by Lily Davenport
Starting on Feb. 28 and running through Mar. 2, Theatre/Sewanee will present A National Conference on Youth, a collection of five short plays, at 7:30 p.m. in the Studio Theatre at the Tennessee Williams Center. The first selection, “Cannibals,” by Heather Dundas, is directed by Chase Brantley (C’15) and features Elise Anderson (C’16), Mary Morrison (C’15), Aaron Browning (C’14), Charlotte La Nasa (C’16), and Adreyauna Lewers (C’16). The second piece, “Hold for Three,” by Sherry Kramer, is directed by Morrison and features La Nasa, Ruth Guerra (C’16), and Hyatt Pyle (C’14). The third scene, “The Battle of Bull Run Always Makes Me Cry,” by Carole Real, is directed by Megan Quick (C’15) and features Guerra, Browning, Ally Hollis (C’16), and Carter Stough (C’13). The fourth play, “The Man Who Couldn’t Dance,” by Jason Katims, is directed by Sarah Weldon (C’14) and featrues Brantley and Quick. The final piece, “The Janitor,” by August Wilson, is directed by Michael Caskey (C’13) and features Pyle and Lewers.
“Cannibals” is described on the Sewanee website as “a hilarious and touching story of a young mother attempting to control a morning carpool of four children,” while “Hold for Three” is “a light-hearted comedy, in which two girls convince and succeed in getting their friend to hold his breath as the moon rises.” “The Battle of Bull Run Always Makes Me Cry” depicts three young women engaging in a first-date recap. “The Man Who Couldn’t Dance” depicts a conversation between two former lovers, and “The Janitor” presents a conference center-janitor’s thoughts on youth’s “sweetness and flight.”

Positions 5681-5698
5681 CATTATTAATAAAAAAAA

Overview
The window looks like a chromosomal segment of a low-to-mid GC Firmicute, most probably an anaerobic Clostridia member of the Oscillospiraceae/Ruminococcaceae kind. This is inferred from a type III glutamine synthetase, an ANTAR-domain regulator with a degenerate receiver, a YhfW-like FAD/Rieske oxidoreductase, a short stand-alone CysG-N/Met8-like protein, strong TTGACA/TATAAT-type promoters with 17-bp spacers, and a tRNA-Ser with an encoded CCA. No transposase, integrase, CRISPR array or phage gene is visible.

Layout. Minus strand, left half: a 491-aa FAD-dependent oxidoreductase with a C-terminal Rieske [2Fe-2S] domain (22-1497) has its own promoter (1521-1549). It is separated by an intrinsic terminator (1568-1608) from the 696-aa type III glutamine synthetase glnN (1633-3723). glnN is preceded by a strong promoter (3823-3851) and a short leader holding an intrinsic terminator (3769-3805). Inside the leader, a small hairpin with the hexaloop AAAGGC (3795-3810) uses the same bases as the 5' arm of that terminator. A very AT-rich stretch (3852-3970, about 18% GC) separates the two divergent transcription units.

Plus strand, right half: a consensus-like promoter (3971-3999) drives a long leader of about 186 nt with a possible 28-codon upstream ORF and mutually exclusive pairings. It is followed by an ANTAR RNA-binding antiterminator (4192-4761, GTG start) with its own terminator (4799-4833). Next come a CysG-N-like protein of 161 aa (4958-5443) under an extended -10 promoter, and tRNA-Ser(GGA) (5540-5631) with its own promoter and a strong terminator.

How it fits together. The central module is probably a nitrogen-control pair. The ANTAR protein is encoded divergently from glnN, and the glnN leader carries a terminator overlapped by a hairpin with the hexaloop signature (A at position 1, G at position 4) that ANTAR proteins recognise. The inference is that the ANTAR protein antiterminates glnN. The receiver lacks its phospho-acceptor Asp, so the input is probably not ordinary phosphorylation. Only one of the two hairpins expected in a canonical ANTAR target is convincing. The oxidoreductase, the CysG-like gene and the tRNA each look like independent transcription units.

According to Brantley, the idea for the show grew out of student interest from last semester. After receiving numerous requests for more shows, with a greater level of student involvement, Brantley “started reading Take Ten: New 10 Minutes Plays, edited by Eric Land and Nina Shengold, and The Ensemble Studio Theater’s Marathon 2000… I [then] pieced together five scenes for this production that centered around youth.” Brantley’s goal in creating A National Conference on Youth is “to provide students with more opportunities to direct, act, and design”; indeed, the show is “completely student run, designed, and performed.” Eventually, Brantley hopes that “this will become an annual spring tradition… It might even evolve into a forum to feature student work, which would be ideal.”